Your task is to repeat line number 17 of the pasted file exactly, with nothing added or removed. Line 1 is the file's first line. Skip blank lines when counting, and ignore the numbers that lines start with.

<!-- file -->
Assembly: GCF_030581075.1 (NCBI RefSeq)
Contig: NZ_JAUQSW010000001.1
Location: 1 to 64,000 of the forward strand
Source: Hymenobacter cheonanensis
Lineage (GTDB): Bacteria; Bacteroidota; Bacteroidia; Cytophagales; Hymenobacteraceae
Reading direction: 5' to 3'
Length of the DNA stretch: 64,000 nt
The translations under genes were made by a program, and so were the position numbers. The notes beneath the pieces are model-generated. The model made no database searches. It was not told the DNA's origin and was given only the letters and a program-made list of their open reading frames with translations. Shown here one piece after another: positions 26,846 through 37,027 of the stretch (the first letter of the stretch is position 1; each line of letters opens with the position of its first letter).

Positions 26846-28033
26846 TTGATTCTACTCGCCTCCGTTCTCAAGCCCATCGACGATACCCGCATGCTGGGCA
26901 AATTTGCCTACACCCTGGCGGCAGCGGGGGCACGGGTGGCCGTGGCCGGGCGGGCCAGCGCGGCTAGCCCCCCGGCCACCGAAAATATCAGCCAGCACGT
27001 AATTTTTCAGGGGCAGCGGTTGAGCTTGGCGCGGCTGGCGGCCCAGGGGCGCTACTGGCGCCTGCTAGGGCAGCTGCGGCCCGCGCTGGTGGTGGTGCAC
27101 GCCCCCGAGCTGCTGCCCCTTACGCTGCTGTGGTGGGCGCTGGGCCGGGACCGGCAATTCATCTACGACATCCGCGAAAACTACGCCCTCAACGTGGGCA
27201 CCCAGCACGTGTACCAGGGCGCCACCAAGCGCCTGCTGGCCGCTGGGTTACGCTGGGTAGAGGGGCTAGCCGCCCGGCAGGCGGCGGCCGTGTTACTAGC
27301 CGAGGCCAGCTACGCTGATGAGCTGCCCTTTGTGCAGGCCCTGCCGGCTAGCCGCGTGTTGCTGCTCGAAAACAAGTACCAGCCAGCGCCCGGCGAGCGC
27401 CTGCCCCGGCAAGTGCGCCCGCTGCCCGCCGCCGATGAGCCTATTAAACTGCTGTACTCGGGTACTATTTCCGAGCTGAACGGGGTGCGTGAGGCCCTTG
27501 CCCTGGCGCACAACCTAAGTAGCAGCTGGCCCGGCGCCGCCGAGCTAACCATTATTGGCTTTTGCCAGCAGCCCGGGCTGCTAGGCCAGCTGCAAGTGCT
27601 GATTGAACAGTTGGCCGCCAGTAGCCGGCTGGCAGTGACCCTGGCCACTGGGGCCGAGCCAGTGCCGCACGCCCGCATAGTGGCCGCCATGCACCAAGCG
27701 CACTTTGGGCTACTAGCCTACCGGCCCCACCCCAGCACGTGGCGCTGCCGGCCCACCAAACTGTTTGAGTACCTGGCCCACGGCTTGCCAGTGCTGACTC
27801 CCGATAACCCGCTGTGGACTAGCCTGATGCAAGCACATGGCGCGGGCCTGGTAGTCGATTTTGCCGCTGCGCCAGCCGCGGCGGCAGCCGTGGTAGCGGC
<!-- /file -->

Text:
27501 CCCTGGCGCACAACCTAAGTAGCAGCTGGCCCGGCGCCGCCGAGCTAACCATTATTGGCTTTTGCCAGCAGCCCGGGCTGCTAGGCCAGCTGCAAGTGCT